NEWS Radiation accidents surge in NSW hospitals and medical centers

Radiation accidents surge in NSW hospitals and medical centers

“The NSW EPA recently launched a campaign to educate the healthcare sector about mandatory radiation incident reporting requirements and, as a result, there has been an increase in reporting,” she said.


“EPA will continue to work with the health care sector to ensure best practice measures are in place.”

The spokeswoman noted that EPA is in the process of completing or has completed all of the report’s recommendations.

“EPA is investigating reports of equipment and software failures and is contacting the manufacturer.”

Of the total number of incidents, 172 involved exposure to radiation in excess of 1 mSv.

According to the Australian Radiation Protection and Nuclear Safety Authority, the average Australian is exposed to about 1.7 millisieverts of radiation from natural sources each year.

High doses of ionizing radiation (100 mSv or more) are known to cause cancer. There is ongoing scientific uncertainty about whether lower doses have health effects.

Accidents fall into three categories: medical imaging procedures such as X-rays and CT scans, radiation therapy in hospital oncology wards, and nuclear medicine procedures such as PET scans.

The number of incident reports involving radiation oncology has risen sharply, jumping from three in 2017-18 to 57 in the last financial year.

Equipment failures accounted for 30 percent of all incidents in the last financial year, up from 20 percent in the previous financial year.

The second most common reason was that patients’ paperwork was not properly interpreted or read by staff, with 49 people affected.

“EPA is investigating reports of equipment and software failures and is contacting the manufacturer.”

EPA spokesman

The commission must report incidents that may result in “serious health-related effects” on patients to the Healthcare Complaints Commission (HCCC) for further investigation.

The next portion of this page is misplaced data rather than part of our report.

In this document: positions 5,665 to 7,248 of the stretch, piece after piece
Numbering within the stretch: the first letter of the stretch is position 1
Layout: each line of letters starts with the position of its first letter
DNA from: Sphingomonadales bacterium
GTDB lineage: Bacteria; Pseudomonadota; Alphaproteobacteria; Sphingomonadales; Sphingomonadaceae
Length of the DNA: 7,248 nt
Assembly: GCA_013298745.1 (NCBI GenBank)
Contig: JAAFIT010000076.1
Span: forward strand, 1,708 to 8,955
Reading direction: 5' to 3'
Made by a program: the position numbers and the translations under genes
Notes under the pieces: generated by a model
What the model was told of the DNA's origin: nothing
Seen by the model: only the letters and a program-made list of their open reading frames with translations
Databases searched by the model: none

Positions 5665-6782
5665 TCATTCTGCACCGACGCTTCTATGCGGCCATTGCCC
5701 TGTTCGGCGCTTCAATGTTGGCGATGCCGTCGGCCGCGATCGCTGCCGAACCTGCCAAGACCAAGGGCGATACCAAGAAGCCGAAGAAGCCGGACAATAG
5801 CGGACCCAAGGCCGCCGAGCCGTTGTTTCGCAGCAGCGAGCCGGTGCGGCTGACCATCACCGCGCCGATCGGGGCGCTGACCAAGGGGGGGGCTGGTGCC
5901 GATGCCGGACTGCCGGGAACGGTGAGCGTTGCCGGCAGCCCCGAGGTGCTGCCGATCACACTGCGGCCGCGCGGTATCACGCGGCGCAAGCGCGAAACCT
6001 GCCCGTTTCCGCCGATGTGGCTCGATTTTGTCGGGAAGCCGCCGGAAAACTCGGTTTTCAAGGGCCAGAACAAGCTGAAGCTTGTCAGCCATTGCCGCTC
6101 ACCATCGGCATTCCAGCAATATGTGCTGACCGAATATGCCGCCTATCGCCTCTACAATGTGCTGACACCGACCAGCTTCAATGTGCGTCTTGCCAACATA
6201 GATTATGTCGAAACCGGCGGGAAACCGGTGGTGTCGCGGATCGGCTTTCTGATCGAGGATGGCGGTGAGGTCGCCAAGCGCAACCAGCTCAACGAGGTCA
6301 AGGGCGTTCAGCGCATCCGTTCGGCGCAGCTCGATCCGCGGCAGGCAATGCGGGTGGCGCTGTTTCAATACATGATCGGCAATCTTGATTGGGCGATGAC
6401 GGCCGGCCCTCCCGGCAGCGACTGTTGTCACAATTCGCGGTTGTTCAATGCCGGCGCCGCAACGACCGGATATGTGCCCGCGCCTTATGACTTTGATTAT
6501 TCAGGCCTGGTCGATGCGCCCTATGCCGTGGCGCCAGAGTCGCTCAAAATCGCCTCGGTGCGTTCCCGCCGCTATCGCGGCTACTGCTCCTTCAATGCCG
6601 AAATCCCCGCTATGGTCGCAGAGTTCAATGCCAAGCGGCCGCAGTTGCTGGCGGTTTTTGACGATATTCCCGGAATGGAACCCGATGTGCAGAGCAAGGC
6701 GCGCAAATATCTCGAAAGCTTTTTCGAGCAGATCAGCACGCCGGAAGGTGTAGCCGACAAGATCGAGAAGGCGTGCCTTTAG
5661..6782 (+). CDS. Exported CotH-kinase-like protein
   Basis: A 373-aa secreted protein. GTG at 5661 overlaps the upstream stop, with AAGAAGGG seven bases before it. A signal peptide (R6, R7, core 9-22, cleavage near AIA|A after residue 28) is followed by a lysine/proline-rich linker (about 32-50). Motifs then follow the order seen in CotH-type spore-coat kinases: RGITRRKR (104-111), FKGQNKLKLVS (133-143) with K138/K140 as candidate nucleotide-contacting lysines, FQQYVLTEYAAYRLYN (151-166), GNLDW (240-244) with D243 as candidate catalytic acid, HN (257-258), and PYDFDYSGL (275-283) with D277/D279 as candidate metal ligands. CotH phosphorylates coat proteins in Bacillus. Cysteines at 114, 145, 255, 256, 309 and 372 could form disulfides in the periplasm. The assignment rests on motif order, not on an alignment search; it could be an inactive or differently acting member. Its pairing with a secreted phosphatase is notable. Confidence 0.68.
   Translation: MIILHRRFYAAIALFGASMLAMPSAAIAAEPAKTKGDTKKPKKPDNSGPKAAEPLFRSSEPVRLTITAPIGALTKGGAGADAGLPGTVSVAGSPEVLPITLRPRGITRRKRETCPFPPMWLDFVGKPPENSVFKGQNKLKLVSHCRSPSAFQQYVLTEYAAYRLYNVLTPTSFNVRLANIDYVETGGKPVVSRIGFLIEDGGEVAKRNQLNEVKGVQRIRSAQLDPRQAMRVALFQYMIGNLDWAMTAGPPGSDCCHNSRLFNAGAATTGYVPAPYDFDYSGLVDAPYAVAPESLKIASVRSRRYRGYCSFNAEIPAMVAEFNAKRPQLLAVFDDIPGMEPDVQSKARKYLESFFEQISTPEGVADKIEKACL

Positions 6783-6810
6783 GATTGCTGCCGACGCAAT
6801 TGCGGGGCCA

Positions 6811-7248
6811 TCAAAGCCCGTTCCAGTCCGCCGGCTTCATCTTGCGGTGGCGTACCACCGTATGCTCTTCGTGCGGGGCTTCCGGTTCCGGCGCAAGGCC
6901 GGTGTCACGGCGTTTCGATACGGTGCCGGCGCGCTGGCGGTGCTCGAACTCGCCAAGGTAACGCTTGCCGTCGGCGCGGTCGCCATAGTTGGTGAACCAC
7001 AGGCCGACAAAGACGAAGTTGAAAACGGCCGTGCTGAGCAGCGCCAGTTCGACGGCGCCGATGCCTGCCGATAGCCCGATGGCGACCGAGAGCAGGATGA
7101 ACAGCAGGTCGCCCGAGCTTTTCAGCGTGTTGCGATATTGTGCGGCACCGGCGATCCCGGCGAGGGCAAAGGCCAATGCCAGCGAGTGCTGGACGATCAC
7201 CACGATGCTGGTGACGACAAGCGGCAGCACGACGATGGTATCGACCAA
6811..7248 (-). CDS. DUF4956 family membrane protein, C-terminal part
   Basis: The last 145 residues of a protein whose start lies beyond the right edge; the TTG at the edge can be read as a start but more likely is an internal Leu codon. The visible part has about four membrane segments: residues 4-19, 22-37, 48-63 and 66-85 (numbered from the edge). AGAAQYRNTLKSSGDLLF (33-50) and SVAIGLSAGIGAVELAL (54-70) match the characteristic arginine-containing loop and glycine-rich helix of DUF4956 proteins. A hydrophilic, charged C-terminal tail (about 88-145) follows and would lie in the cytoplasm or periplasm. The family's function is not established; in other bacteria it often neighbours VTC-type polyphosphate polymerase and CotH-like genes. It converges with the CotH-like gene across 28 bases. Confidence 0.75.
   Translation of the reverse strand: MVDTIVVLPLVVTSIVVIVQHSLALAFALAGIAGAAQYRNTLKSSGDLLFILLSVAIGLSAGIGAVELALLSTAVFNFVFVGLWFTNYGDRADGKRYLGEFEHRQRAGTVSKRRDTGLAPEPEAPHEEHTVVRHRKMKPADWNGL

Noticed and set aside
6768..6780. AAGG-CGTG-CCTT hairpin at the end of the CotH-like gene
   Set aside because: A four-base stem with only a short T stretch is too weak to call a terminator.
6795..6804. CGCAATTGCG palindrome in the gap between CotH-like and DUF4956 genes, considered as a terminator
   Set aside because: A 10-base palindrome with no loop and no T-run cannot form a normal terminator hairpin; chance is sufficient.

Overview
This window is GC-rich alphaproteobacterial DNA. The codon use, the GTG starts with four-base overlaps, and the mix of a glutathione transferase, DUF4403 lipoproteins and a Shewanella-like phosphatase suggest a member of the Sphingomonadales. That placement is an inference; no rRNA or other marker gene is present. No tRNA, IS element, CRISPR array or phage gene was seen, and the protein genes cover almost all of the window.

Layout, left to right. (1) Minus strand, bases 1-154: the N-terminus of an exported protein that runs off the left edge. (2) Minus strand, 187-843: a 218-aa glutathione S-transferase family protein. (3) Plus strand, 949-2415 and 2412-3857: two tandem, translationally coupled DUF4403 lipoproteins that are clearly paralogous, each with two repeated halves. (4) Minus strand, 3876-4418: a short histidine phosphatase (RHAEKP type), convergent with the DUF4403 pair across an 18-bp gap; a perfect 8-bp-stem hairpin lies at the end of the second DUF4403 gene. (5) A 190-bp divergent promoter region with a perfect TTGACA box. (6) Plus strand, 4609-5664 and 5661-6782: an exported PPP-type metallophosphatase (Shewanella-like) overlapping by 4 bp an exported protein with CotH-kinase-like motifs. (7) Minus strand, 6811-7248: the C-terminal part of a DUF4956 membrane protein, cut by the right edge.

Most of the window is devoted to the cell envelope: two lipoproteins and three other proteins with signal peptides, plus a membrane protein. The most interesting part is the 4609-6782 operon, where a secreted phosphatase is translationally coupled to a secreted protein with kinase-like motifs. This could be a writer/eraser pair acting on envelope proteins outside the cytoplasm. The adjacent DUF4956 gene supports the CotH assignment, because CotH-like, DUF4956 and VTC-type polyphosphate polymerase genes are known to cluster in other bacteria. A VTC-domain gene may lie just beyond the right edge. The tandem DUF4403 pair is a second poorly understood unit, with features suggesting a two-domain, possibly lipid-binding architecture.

It reported an incident last fiscal year in which a palliative cancer patient received radiation therapy to healthy tissue, but not their tumor. Four of the patient’s five doses failed.

“This results in the patient’s normal tissue receiving 16 shades of gray [units of ionising radiation] rather than tumor targets,” the report said.


“At the time of writing this report, EPA is awaiting a response from HCCC.”

A NSW Health spokesman noted the report covered public and private hospitals as well as private medical imaging centres.

“Given the number of procedures performed in public and private facilities, these incidents are rare, but it is important that any incident be reviewed through the appropriate channels, including the Radiation Advisory Committee,” the spokesman said.

A spokesman for Environment Minister James Griffin said he was pleased to see an increase in reports to regulators from radiation oncologists.

“He wants the NSW EPA to be a strong regulator and understands that it will continue to investigate incidents such as equipment failures,” the spokeswoman said.

Liam Mannix’s Examine newsletter explains and analyzes science, with a rigorous focus on evidence. Sign up every week to get.

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